MyRoom: A user-centred model of affective responsive architecture

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dc.contributor.advisor Harrison, James en
dc.contributor.advisor McCartney, Kevin en
dc.contributor.author Dalton, Cathy
dc.date.accessioned 2015-06-23T15:30:19Z
dc.date.issued 2014
dc.date.submitted 2014
dc.identifier.citation Dalton, C. A. 2014. MyRoom: A user-centred model of affective responsive architecture. PhD Thesis, University College Cork. en
dc.identifier.uri http://hdl.handle.net/10468/1860
dc.description.abstract Can my immediate physical environment affect how I feel? The instinctive answer to this question must be a resounding “yes”. What might seem a throwaway remark is increasingly borne out by research in environmental and behavioural psychology, and in the more recent discipline of Evidence-Based Design. Research outcomes are beginning to converge with findings in neuroscience and neurophysiology, as we discover more about how the human brain and body functions, and reacts to environmental stimuli. What we see, hear, touch, and sense affects each of us psychologically and, by extension, physically, on a continual basis. The physical characteristics of our daily environment thus have the capacity to profoundly affect all aspects of our functioning, from biological systems to cognitive ability. This has long been understood on an intuitive basis, and utilised on a more conscious basis by architects and other designers. Recent research in evidence-based design, coupled with advances in neurophysiology, confirm what have been previously held as commonalities, but also illuminate an almost frightening potential to do enormous good, or alternatively, terrible harm, by virtue of how we make our everyday surroundings. The thesis adopts a design methodology in its approach to exploring the potential use of wireless sensor networks in environments for elderly people. Vitruvian principles of “commodity, firmness and delight” inform the research process and become embedded in the final design proposals and research conclusions. The issue of person-environment fit becomes a key principle in describing a model of continuously-evolving responsive architecture which makes the individual user its focus, with the intention of promoting wellbeing. The key research questions are: What are the key system characteristics of an adaptive therapeutic single-room environment? How can embedded technologies be utilised to maximise the adaptive and therapeutic aspects of the personal life-space of an elderly person with dementia?. en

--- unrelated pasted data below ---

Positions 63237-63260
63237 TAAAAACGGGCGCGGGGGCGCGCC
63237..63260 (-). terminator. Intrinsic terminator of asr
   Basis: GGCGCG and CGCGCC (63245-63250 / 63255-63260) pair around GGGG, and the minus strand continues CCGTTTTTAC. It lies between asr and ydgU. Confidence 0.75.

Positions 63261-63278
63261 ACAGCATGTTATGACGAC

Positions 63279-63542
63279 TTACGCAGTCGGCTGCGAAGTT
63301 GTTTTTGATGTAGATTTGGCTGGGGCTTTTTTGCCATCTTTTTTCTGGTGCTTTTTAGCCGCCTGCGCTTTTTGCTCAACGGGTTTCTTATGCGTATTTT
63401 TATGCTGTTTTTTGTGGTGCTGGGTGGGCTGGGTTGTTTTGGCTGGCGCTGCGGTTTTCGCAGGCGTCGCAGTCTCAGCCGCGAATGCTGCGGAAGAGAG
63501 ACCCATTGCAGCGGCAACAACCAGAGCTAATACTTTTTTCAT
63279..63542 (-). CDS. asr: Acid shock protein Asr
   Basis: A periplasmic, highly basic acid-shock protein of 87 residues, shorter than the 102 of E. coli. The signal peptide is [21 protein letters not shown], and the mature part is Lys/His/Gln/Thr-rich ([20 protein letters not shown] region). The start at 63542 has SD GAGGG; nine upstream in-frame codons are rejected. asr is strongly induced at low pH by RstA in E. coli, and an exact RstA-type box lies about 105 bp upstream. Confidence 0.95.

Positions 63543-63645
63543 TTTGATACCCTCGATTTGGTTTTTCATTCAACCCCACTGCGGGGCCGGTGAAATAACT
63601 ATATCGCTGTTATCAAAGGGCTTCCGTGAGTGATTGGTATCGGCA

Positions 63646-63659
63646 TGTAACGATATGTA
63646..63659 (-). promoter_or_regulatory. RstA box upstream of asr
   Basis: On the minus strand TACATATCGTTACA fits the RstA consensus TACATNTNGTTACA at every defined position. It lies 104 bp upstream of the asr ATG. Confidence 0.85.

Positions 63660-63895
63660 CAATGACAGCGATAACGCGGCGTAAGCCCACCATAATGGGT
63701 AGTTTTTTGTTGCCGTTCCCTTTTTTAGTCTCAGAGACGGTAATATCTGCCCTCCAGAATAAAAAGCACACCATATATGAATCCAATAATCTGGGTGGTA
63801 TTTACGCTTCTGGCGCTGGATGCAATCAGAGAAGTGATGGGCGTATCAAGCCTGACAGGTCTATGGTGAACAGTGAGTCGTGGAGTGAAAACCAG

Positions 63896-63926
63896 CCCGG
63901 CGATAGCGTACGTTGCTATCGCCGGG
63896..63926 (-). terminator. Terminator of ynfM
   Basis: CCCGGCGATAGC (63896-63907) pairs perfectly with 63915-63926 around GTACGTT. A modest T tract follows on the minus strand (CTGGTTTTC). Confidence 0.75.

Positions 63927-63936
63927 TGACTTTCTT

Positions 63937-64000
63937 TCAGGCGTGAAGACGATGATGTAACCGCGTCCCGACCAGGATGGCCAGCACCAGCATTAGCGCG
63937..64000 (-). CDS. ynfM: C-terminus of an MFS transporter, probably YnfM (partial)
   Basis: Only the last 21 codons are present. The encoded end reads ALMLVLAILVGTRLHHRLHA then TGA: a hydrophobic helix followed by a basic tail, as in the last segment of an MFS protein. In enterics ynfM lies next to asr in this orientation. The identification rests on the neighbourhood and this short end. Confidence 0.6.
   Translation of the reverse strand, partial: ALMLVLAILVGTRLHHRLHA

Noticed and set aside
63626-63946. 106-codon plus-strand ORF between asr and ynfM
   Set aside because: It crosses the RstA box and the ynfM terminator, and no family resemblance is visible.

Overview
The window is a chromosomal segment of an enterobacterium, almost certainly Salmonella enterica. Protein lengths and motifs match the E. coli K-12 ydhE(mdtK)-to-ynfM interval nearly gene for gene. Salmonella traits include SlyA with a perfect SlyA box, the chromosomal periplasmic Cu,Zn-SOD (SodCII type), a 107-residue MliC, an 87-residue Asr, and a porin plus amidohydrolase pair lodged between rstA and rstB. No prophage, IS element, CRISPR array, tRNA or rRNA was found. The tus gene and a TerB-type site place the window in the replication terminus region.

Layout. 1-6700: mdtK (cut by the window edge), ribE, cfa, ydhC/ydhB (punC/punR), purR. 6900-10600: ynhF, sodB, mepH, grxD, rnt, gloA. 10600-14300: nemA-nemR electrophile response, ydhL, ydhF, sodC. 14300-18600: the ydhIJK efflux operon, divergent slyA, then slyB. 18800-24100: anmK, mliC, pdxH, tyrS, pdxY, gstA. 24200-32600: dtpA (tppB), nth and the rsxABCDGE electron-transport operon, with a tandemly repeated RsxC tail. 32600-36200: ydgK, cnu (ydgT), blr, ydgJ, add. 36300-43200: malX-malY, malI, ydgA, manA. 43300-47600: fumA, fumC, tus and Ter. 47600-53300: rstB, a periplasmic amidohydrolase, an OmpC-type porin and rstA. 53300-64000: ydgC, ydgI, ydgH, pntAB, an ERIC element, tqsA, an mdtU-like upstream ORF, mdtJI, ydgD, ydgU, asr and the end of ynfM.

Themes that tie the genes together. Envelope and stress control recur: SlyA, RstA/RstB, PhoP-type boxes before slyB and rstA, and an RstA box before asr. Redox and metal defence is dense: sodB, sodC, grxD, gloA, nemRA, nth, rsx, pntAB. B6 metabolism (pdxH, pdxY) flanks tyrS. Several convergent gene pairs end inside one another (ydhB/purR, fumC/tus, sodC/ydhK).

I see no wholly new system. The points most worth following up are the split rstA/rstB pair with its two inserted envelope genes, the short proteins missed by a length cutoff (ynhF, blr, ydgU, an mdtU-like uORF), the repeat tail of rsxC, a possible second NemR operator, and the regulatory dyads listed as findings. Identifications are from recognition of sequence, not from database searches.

dc.description.sponsorship Higher Education Authority (NEMBES project) en
dc.format.mimetype application/pdf en
dc.language.iso en en
dc.publisher University College Cork en
dc.rights © 2014, Cathy Dalton. en
dc.rights.uri http://creativecommons.org/licenses/by-nc-nd/3.0/ en
dc.subject Therapeutic environments en
dc.subject Affective computing en
dc.subject Responsive architecture en
dc.subject Dementia en
dc.title MyRoom: A user-centred model of affective responsive architecture en
dc.type Doctoral thesis en
dc.type.qualificationlevel Doctoral en
dc.type.qualificationname PhD (Architecture) en
dc.internal.availability Full text available en
dc.description.version Accepted Version
dc.contributor.funder Higher Education Authority en
dc.description.status Not peer reviewed en
dc.internal.school Cork Centre For Architectural Education en
dc.check.reason This thesis is due for publication or the author is actively seeking to publish this material en
dc.check.opt-out Yes en
dc.thesis.opt-out true
dc.check.embargoformat E-thesis on CORA only en
dc.internal.conferring Summer Conferring 2014


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© 2014, Cathy Dalton. Except where otherwise noted, this item's license is described as © 2014, Cathy Dalton.
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